Life and Medical Sciences
Cell & Developmental Biology
Wiley InterScience Backfile Collection 1832-2000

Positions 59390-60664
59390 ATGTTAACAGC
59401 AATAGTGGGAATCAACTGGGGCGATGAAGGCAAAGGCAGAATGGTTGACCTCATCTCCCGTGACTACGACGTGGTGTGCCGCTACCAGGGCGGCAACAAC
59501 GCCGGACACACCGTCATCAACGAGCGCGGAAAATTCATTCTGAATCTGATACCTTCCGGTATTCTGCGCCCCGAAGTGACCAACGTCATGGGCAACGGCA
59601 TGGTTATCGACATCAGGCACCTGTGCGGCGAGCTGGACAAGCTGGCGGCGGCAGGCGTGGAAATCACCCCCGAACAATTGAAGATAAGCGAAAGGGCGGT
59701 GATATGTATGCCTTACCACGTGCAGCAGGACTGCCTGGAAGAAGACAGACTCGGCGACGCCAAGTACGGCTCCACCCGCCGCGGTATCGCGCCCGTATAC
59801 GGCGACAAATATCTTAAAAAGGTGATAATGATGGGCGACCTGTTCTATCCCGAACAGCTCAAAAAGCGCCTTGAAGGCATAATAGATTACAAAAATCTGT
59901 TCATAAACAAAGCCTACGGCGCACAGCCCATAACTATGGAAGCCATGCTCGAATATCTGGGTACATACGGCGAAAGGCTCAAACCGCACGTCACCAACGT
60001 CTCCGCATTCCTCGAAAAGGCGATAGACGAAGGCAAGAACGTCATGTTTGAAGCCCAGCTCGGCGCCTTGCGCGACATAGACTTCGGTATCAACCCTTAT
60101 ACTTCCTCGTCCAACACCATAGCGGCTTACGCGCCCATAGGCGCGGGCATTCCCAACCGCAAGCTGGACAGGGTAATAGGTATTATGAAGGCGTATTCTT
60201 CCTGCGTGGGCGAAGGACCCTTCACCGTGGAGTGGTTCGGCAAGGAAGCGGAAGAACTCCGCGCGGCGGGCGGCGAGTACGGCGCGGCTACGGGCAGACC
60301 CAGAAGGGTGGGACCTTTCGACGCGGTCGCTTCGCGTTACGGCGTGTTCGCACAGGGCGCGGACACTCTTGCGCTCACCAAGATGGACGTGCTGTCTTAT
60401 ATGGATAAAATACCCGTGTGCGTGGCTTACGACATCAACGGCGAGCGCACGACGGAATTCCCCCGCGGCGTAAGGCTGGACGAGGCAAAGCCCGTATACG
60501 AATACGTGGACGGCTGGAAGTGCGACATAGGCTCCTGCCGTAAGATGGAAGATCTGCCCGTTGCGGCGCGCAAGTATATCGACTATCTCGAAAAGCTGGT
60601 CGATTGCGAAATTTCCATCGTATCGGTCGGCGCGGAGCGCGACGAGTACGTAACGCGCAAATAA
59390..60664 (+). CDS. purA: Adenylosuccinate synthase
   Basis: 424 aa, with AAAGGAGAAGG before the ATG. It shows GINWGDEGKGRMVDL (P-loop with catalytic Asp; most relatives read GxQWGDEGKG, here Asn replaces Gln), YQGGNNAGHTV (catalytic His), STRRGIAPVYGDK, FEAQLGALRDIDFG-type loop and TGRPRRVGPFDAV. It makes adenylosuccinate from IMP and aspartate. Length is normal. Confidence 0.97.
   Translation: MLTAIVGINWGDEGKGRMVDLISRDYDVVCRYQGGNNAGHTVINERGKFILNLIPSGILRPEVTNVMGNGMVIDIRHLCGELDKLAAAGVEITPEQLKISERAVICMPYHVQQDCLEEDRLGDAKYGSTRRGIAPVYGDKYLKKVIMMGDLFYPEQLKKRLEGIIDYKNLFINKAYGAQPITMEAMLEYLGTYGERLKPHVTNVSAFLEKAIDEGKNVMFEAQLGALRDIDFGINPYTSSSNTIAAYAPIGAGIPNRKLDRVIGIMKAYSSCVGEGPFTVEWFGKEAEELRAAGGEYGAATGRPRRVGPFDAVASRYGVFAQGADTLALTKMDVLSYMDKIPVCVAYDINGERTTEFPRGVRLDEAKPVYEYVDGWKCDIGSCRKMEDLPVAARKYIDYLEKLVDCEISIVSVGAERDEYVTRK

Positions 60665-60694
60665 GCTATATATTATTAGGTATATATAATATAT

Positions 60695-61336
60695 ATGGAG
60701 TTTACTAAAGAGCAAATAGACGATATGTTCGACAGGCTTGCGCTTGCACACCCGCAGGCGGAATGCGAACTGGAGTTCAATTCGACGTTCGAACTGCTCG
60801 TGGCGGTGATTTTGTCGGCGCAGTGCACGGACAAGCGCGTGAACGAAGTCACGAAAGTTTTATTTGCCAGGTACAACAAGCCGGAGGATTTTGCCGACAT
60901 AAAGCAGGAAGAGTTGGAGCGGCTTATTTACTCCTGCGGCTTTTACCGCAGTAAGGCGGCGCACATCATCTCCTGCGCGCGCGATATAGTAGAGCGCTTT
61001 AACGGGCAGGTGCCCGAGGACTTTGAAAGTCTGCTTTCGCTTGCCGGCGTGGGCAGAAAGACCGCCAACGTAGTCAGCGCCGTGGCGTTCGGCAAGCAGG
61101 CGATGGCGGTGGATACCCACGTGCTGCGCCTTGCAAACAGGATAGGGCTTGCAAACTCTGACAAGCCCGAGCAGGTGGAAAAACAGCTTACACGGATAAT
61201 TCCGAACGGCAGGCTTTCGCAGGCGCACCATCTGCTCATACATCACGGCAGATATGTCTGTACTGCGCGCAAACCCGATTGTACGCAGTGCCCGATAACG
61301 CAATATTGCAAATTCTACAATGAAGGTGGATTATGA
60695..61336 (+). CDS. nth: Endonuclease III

We have investigated the effects of the microtubule poison rhazinilam on microtubule assembly in vivo and in vitro. In mammalian cells, rhazinilam mimics the effects of taxol and leads to microtubule bundles, multiple asters, and microtubule cold stability. In vitro, rhazinilam protected preassembled microtubules from cold-induced disassembly, but not from calcium ion-induced disassembly. Moreover, both at 0°C and at 37°C, rhazinilam induced the formation of anomalous tubulin assemblies (spirals). This process was prevented by maytansine and vinblastine, but not by colchicine. Preferential saturable and stoichiometric binding of radioactive rhazinilam to tubulin in spirals was observed with a dissociation constant of 5 μM. This binding was abolished in the presence of vinblastine and maytansine. In contrast, specific binding of radioactive rhazinilam to tubulin assembled in microtubules was undetectable. These results demonstrate that rhazinilam alters microtubule stability differently than taxol, and that the overall similar effects of rhazinilam and taxol on the cellular cytoskeleton are the consequence of two distinct mechanisms of action at the molecular level. © 1994 Wiley-Liss, Inc.
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